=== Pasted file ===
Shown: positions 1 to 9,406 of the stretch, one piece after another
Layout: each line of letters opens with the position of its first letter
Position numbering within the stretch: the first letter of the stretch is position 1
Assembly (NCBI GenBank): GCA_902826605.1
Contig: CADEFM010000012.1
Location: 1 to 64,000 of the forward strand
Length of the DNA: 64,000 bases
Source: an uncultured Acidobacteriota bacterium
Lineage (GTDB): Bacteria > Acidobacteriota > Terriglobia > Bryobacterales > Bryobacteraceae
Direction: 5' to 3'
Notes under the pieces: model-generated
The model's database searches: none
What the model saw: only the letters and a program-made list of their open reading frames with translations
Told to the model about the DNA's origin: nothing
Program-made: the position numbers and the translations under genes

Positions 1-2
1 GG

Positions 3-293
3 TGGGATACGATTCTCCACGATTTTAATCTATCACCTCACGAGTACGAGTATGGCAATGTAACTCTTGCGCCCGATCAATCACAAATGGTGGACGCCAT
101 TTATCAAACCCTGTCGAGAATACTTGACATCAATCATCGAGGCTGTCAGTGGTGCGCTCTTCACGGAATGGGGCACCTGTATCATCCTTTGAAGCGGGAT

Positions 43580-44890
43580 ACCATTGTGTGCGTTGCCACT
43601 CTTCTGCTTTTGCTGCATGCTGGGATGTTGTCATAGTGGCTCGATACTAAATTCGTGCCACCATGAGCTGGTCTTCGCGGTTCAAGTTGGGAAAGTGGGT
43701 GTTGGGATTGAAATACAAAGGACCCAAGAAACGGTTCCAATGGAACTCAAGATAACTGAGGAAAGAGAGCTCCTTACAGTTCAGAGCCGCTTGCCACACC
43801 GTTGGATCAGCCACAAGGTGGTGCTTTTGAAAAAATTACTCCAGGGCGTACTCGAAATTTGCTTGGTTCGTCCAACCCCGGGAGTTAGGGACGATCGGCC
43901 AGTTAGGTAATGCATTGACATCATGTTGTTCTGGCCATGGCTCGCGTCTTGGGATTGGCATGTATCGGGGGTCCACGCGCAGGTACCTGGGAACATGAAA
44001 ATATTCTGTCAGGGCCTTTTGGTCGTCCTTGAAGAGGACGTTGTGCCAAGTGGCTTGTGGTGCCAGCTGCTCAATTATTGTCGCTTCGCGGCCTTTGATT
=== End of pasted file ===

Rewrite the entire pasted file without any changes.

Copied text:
Shown: positions 1 to 9,406 of the stretch, one piece after another
Layout: each line of letters opens with the position of its first letter
Position numbering within the stretch: the first letter of the stretch is position 1
Assembly (NCBI GenBank): GCA_902826605.1
Contig: CADEFM010000012.1
Location: 1 to 64,000 of the forward strand
Length of the DNA: 64,000 bases
Source: an uncultured Acidobacteriota bacterium
Lineage (GTDB): Bacteria > Acidobacteriota > Terriglobia > Bryobacterales > Bryobacteraceae
Direction: 5' to 3'
Notes under the pieces: model-generated
The model's database searches: none
What the model saw: only the letters and a program-made list of their open reading frames with translations
Told to the model about the DNA's origin: nothing
Program-made: the position numbers and the translations under genes

Positions 1-2
1 GG

Positions 3-293
3 TGGGATACGATTCTCCACGATTTTAATCTATCACCTCACGAGTACGAGTATGGCAATGTAACTCTTGCGCCCGATCAATCACAAATGGTGGACGCCAT
101 TTATCAAACCCTGTCGAGAATACTTGACATCAATCATCGAGGCTGTCAGTGGTGCGCTCTTCACGGAATGGGGCACCTGTATCATCCTTTGAAGCGGGAT

Positions 43580-44890
43580 ACCATTGTGTGCGTTGCCACT
43601 CTTCTGCTTTTGCTGCATGCTGGGATGTTGTCATAGTGGCTCGATACTAAATTCGTGCCACCATGAGCTGGTCTTCGCGGTTCAAGTTGGGAAAGTGGGT
43701 GTTGGGATTGAAATACAAAGGACCCAAGAAACGGTTCCAATGGAACTCAAGATAACTGAGGAAAGAGAGCTCCTTACAGTTCAGAGCCGCTTGCCACACC
43801 GTTGGATCAGCCACAAGGTGGTGCTTTTGAAAAAATTACTCCAGGGCGTACTCGAAATTTGCTTGGTTCGTCCAACCCCGGGAGTTAGGGACGATCGGCC
43901 AGTTAGGTAATGCATTGACATCATGTTGTTCTGGCCATGGCTCGCGTCTTGGGATTGGCATGTATCGGGGGTCCACGCGCAGGTACCTGGGAACATGAAA
44001 ATATTCTGTCAGGGCCTTTTGGTCGTCCTTGAAGAGGACGTTGTGCCAAGTGGCTTGTGGTGCCAGCTGCTCAATTATTGTCGCTTCGCGGCCTTTGATT